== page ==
GOOD

The Ice Bucket Challenge Is Back With Some Seriously Good News

We’re that much closer to finding a cure

Credit: Flickr/tenz1225

Remember two summers ago when everyone from your grandma to your neighbor was pouring ice water on their heads? Well, according to ESPN, the Ice Bucket Challenge actually did some good for the ALS community—make that a lot of good.


Thanks to the social media phenomenon, which raised more than $100 million in contributions, researchers were able to identify a gene that seems to be highly common among sufferers of ALS. The disease, also known as Lou Gehrig’s, plagues neurons in the brain and spinal cord, causing gradual muscle weakness and diminished physical functionality. Many celebrities and athletes helped make the challenge go viral not only by pouring ice water over their heads to raise awareness of ALS, but by writing hefty checks as well.

After receiving more than $100 million in donations, the ALS Association gifted $1 million to the researchers at Project MinE. Their findings, which were published this week in Nature Genetics, detail the discovery of NEK1, a gene found to be present in 3 percent of North American and European ALS cases.

Bernard Muller, an entrepreneur and ALS sufferer who helped launch Project MinE, said:

“The ALS Ice Bucket Challenge enabled us to secure funding from new sources in new parts of the world. This transatlantic collaboration supports our global gene hunt to identify the genetic drivers of ALS. I'm incredibly pleased with the discovery of the NEK1 gene adding another step towards our ultimate goal, eradicating this disease from the face of the earth.”

So feel good knowing those few seconds of icy discomfort and the money you sent actually resulted in quantifiable success.

Articles
via Douglas Muth / Flickr

Sin City is doing something good for its less fortunate citizens as well as those who've broken the law this month. The city of Las Vegas, Nevada will drop any parking ticket fines for those who make a donation to a local food bank.

A parking ticket can cost up to $100 in Las Vegas but the whole thing can be forgiven by bringing in non-perishable food items of equal or greater value to the Parking Services Offices at 500 S. Main Street through December 16.

The program is designed to help the less fortunate during the holidays.

Keep Reading Show less
Communities

For more than 20 years. Sen. Susan Collins (R-ME) has served the citizens of Maine in the U.S. Senate. For most of that time, she has enjoyed a hard-fought reputation as a moderate Republican who methodically builds bridges and consensus in an era of political polarization. To millions of political observers, she exemplified the best of post-partisan leadership, finding a "third way" through the static of ideological tribalism.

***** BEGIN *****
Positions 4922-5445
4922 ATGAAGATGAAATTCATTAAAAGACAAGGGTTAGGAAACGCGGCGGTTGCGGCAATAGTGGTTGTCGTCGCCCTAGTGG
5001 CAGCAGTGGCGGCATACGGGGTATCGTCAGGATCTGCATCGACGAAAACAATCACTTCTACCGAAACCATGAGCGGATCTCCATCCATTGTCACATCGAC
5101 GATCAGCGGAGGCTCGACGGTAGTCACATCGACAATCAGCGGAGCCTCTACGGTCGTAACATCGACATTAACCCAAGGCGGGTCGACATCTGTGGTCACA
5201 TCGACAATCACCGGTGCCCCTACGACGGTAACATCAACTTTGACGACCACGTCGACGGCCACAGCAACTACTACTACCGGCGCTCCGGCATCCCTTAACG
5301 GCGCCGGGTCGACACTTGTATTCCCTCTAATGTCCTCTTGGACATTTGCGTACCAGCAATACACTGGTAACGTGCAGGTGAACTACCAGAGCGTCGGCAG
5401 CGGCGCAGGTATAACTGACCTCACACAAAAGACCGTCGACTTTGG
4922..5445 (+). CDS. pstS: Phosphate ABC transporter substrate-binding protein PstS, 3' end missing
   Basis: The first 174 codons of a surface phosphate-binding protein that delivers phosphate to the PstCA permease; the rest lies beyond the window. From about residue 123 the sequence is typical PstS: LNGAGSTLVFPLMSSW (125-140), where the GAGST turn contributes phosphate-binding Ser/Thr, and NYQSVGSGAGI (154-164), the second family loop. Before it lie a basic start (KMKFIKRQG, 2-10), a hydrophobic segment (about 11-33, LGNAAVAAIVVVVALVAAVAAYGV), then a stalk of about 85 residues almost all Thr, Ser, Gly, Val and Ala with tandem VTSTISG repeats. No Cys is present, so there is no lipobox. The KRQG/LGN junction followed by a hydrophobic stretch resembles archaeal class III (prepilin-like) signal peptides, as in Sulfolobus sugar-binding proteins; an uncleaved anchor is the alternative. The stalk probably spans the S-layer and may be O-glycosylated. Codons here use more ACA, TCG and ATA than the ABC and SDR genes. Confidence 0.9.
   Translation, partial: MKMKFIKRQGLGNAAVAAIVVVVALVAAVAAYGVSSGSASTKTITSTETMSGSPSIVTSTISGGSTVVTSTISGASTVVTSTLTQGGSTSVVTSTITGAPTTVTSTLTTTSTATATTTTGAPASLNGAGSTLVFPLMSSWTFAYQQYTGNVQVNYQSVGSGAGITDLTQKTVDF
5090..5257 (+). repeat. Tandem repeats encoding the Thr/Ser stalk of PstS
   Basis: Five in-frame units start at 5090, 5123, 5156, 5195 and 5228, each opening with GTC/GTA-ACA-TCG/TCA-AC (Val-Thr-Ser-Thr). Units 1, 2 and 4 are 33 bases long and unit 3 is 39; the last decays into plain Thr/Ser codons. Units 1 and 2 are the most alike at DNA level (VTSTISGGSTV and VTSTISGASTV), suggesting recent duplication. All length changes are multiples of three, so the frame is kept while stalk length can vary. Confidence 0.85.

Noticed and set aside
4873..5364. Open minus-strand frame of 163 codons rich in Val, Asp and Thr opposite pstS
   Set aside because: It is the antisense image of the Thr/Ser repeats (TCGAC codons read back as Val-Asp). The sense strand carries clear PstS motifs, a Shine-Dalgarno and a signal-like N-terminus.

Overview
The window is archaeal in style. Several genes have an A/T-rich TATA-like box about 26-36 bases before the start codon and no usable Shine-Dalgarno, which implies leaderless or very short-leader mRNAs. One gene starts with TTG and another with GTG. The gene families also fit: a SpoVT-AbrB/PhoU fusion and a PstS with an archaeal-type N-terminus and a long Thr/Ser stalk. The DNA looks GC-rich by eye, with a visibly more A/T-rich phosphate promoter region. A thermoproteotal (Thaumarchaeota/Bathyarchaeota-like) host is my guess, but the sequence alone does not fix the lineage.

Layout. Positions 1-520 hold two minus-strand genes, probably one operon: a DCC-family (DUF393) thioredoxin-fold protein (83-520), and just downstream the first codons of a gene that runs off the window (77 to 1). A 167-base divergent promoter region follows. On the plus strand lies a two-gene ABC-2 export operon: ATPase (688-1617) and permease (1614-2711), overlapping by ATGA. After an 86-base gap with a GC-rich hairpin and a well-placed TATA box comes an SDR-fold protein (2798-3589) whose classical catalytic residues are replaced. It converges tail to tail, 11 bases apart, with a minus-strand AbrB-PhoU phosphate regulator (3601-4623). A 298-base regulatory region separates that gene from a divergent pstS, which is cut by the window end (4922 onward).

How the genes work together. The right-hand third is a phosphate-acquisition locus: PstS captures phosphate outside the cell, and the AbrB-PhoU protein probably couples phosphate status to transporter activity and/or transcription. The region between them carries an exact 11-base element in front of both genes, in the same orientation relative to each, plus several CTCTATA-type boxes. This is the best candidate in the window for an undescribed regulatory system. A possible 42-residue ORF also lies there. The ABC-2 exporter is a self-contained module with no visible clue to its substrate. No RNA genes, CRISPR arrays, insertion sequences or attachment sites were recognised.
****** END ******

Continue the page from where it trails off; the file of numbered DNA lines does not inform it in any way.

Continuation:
However, all of that has changed since the election of Donald Trump in 2016. Voters in Maine, particularly those who lean left, have run out of patience with Collins and her seeming refusal to stand up to Trump. That frustration peaked with the nomination of Brett Kavanaugh to the Supreme Court.

Keep Reading Show less
Politics
via Truthout.org / Flickr and Dimitri Rodriguez / Flickr

Bernie Sanders' presidential campaign looks to be getting a huge big shot in the arm after it's faced some difficulties over the past few weeks.

Alexandria Ocasio-Cortez, a leading voice in the Democratic parties progressive, Democratic Socialist wing, is expected to endorse Sanders' campaign at the "Bernie's Back" rally in Queens, New York this Saturday.

Fellow member of "the Squad," Ilhan Omar, endorsed him on Wednesday.

Keep Reading Show less
Politics
Photo by HAL9001 on Unsplash

The U.K. is trying to reach its goal of net-zero emissions by 2050, but aviation may become the biggest source of greenhouse gas emissions in the U.K. by that same year. A new study commissioned by the Committee on Climate Change (CCC) and conducted at the Imperial College London says that in order for the U.K. to reach its target, aviation can only see a 25% increase, and they've got a very specific recommendation on how to fix it: Curb frequent flyer programs.

Currently, air travel accounts for 2% of global greenhouse gas emissions, however that number is projected to increase for several reasons. There's a growing demand for air travel, yet it's harder to decarbonize aviation. Electric cars are becoming more common. Electric planes, not so much. If things keep on going the way they are, flights in the U.K. should increase by 50%.

Nearly every airline in the world has a frequent flyer program. The programs offer perks, including free flights, if customers get a certain amount of points. According to the study, 70% of all flights from the U.K. are taken by 15% of the population, with many people taking additional (and arguably unnecessary) flights to "maintain their privileged traveler status."

Keep Reading Show less
The Planet